GUMSHOE Whodunnits: A Bunch of Suspects

An english country houseThe classic murder mystery: a bunch of eccentrics gather, often at a remote house or other confined location, and then – thump! One of them’s murdered.

In most roleplaying scenarios, red herrings aren’t needed. The classic advice is that the players create enough confusion as they maraud and blunder towards a conclusion that adding distractions isn’t needed. In a whodunnit, though, the murderer is usually close at hand the whole time, so you need to give the players a list of suspects. (The murderer doesn’t have to be one of the initial suspects, of course, but the investigative path to the murderer leads through the suspects).

For each suspect, come up with two or three clues that point towards their guilt. Use the classic means/motive/opportunity triad. Each of these initial clues suggests a reason why they might have committed the crime, or puts them near the scene, or implies they have the tools or capability to carry out the murder.

  • Opportunity is the trickiest to handle, as it locates the suspect in time and space. (The butler saw Lucy near Martin’s bedroom on the night he was murderer.”)
  • Means is the second trickiest – if the murderer was killed in a distinctive manner, then it can be hard to come up with benign explanations for a particular means. (Martin was stabbed with a knife, and you know that Lucy always carries her mother’s ornamental silver letter opener with her.)
  • Motive’s usually the easiest, as it can be remote in time and space. (Asking around, you learn that Martin and Lucy had an affair in college, and she always resented him afterwards.)

The investigators get these clues early in the scenario.

Then, for each of these clues, come up with a second clue that does one of three things.

  • The second clue exonerates the suspect completely, eliminating them from consideration completely. (Classically, this can also be done by killing off the suspect).
  • The second clue deepens suspicion by further implying the suspect’s guilt.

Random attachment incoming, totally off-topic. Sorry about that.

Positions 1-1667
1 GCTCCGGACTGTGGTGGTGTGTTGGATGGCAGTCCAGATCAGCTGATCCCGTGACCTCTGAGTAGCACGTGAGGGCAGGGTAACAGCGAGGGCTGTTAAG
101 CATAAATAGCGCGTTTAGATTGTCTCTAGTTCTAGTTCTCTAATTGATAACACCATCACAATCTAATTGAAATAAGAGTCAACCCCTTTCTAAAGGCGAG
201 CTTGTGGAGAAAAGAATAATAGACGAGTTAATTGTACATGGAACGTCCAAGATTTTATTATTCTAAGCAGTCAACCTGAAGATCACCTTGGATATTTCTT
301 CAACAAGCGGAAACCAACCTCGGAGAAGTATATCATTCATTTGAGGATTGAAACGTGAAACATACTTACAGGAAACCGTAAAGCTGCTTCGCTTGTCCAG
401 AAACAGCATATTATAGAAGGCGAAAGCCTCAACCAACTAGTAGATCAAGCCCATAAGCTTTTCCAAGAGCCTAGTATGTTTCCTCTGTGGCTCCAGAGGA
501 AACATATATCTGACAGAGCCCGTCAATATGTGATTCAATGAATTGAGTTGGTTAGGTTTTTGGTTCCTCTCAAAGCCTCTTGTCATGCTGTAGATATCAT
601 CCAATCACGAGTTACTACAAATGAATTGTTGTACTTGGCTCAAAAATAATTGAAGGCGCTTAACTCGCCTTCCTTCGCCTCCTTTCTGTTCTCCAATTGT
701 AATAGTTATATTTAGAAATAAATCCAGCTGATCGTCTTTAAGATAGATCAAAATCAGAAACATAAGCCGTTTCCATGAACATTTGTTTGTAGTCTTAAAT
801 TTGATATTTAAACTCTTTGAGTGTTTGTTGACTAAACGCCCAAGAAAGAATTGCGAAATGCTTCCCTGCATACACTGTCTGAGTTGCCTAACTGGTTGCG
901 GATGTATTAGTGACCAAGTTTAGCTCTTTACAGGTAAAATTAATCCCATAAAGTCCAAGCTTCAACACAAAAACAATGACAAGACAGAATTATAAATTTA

• The second clue points to a subplot.

Subplots are key to a good murder mystery scenario. If the only line of investigation to be followed is “who killed the victim”, then either the players will zoom through the chain of clues quickly, or you’ll need to make the chain so long and convoluted that it beggars belief. (In a supernaturally-tinged setting, you’ll generally have a supernatural plot for the players to dig into and the murder is just the initial hook, but a classic murder mystery is all about the murder).

The subplots are the reasons why all the other suspects are running around being suspicious and uncooperative. Maybe they didn’t kill the victim, but they’ve got other secrets to hide. To return to Lucy and the late Martin, let’s take each of those clues in turn and add in a second clue.

1st Clue (Opportunity): The butler saw Lucy near Martin’s bedroom.

            2nd Clue (Exoneration): The butler’s discovered to be a notorious drunk who imagines things.

            2nd Clue (Deepening Suspicion): Searching Lucy’s room discovers a blood-soaked nightdress.

            2nd Clue (Subplot): Under questioning, Lucy admits that she was near Martin’s bedroom – because she went to say goodnight to Martin’s brother Fred.

1st Clue (Means): Lucy carries her mother’s letter-opener wherever she goes.

            2nd Clue (Exoneration): The letter-opener doesn’t match the wound in Martin’s body.

            2nd Clue (Deepening Suspicion): Lucy claims to have lost the letter-opener in the garden, even though she’s cherished it for years and never leaves it out of her sight.

            2nd Clue (Subplot): The letter-opener shows up in the window of the village pawn-shop – why is Lucy so desperate for cash that she’s sold her beloved knife?

1st clue (Motive): Lucy had an affair with Martin that ended badly.

            2nd Clue (Exoneration): Talking to Lucy’s best friend confirms it was just a youthful fling, and that she never resented Martin enough to murder him.

            2nd Clue (Deepening Suspicion): The investigators discover a cache of anonymous threatening letters that make reference to Martin’s college days.

            2nd Clue (Subplot): Questioning Fred reveals that the reason his brother and Lucy broke up is that she and Fred became involved. But what’s Lucy’s current relationship with Fred…

Solving a subplot leads to more clues that exonerate or deepen suspicion for other suspects (or add more suspects to the suspect list). For example, in the growing Martin-Fred-Lucy imbroglio, the investigators discover that Fred persuaded Lucy to pawn the knife for money, because Fred was trying to pay off his brother’s gambling debts – which adds the sinister bookmaker Alphonse to the mix. Did Alphonse somehow convince a guest at the dinner party to murder Martin over unpaid debts?

By the end, everyone’s exonerated, except one person who (however improbable) must be the killer.

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